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ABSTRACT: Based on the Baltimore Epidemiologic Catchment Area (ECA) follow-up survey, we examined relationships between dimensions of Diagnostic and Statistical Manual of Mental Disorders (DSM-IV) personality disorders and both subjective and objective memory functioning in a community population. Our study subjects consisted of 736 individuals from the ECA follow-up study of the original Baltimore ECA cohort, conducted between 1993 and 1996 and available for assessment in the Hopkins Epidemiology Study of Personality Disorders from 1997 to 1999. Subjects were assessed for DSM-IV personality disorders using a semi-structured instrument, the International Personality Disorder Examination, and were asked about a subjective appraisal of memory. Verbal memory function, including immediate recall, delayed recall, and recognition, were also evaluated. Multiple linear regression analyses were used to determine associations between personality dimensions of DSM-IV Axis II traits and subjective and objective memory functioning. Scores on schizoid and schizotypal personality dimensions were associated with subjective and objective memory dysfunction, both with and without adjustment for Axis I disorders. Borderline, antisocial, avoidant, and dependent personality disorder scores were associated with subjective memory impairment only, both with and without adjustment for Axis I disorders. This study suggests that subjective feelings of memory impairment and/or objective memory dysfunction are associated with specific personality disorder dimensions.
- "Thus, the comorbidity rate was 22.7% (5/22). Samuels, Nestadt, Romanoski, Folstein, andMcHugh (1994)reported the frequency of definite and definite or provisional DSM–III PDs in a sample of 810 subjects drawn from the Baltimore site of the Epidemiologic Catchment Area Survey. Diagnoses were based on the Standardized Psychiatric Examination. "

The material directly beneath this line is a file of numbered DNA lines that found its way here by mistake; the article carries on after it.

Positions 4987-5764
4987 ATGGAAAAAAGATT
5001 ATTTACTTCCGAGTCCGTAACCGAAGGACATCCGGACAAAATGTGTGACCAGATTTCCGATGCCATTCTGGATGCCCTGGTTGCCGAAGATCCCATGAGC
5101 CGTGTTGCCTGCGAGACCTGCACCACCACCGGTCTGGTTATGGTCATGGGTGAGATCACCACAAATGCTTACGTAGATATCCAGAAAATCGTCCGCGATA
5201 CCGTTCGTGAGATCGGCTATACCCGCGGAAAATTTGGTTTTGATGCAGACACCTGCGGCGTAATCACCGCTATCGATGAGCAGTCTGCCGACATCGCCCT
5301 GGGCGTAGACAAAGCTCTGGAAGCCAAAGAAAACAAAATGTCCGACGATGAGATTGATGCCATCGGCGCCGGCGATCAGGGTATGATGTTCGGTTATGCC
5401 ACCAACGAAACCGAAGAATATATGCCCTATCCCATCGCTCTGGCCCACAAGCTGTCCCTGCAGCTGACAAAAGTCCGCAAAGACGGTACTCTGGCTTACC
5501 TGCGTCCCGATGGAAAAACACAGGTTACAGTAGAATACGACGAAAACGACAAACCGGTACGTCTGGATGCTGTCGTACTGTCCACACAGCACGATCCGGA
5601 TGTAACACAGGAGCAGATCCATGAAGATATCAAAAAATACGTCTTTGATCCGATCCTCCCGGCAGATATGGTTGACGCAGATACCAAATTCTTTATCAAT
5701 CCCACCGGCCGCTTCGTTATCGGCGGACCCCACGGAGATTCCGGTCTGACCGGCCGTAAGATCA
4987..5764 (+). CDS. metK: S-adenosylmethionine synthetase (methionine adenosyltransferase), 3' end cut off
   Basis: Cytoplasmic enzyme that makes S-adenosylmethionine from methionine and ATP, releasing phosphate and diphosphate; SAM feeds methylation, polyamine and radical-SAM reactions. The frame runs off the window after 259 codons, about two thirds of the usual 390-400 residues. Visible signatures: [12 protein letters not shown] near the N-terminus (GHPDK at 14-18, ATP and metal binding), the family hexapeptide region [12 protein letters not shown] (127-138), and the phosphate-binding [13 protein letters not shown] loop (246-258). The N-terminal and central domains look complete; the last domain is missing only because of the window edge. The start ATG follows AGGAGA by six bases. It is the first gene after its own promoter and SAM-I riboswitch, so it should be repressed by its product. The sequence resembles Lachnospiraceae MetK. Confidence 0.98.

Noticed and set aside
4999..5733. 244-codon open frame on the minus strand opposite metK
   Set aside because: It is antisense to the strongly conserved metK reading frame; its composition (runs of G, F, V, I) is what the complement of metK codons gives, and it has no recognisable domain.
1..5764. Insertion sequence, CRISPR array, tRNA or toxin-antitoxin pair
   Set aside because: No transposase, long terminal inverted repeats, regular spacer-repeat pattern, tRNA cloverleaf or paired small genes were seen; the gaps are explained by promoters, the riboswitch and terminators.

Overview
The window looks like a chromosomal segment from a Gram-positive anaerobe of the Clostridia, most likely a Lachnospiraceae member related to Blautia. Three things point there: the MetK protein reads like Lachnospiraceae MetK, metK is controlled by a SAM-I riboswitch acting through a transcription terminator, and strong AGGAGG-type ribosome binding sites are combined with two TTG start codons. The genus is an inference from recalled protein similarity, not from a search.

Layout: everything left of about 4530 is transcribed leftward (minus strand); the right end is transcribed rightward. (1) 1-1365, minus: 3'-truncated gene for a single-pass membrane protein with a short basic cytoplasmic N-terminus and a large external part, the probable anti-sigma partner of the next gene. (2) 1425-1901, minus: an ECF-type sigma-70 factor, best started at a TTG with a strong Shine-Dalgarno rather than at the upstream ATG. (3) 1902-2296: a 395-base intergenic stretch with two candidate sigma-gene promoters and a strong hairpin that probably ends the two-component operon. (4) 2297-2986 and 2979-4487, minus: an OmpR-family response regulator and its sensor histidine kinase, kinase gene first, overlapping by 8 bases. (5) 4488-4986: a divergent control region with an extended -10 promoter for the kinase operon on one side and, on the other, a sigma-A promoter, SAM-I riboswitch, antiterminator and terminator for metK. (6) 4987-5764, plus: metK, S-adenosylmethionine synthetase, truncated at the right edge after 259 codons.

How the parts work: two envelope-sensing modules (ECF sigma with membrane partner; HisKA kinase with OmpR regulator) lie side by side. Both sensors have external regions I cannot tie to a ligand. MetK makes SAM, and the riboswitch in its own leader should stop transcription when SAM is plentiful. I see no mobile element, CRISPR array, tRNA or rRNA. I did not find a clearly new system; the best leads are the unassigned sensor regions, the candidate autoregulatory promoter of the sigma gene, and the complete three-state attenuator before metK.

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ABSTRACT: The DSM-5 Personality and Personality Disorders (PDs) Work Group has recommended a reformulation of the PD section. In the present review I examined the empirical support for the Work Group's criticisms of the DSM-IV approach that were central to the justification for radically changing the diagnostic criteria. The Work Group indicated that comorbidity among the DSM-IV PDs is excessive, and to reduce comorbidity they recommended deleting five PDs. The studies they cited demonstrating high levels of comorbidity were of samples of psychiatric patients. A review of the epidemiological literature shows that comorbidity rates are much lower than in patient samples, and this challenges the proposition that high comorbidity is due to the diagnostic criteria. Moreover, the empirical support for the exclusion of some disorders over others is lacking. The Work Group noted that the diagnostic stability of the PDs is modest. However, modest levels of diagnostic stability may be largely attributable to methodological factors such test-retest unreliability, state effects, regression to the mean, and measurement error due to repeated assessments, rather than a reflection of inadequacies of the diagnostic system. Thus, modest stability is likely to be found in any approach toward diagnosing PDs. The present review therefore suggests that several of the core problems linked to the DSM-IV approach toward diagnosing PDs are more likely due to methodological factors than inadequacies of the criteria themselves. The Work Group's recommendation to delete five PDs is inconsistent with the explicit guidelines established for making revisions for DSM-5 which specify that for a disorder to be deleted there should be a thorough review of that disorder's clinical utility and validity. (PsycINFO Database Record (c) 2011 APA, all rights reserved).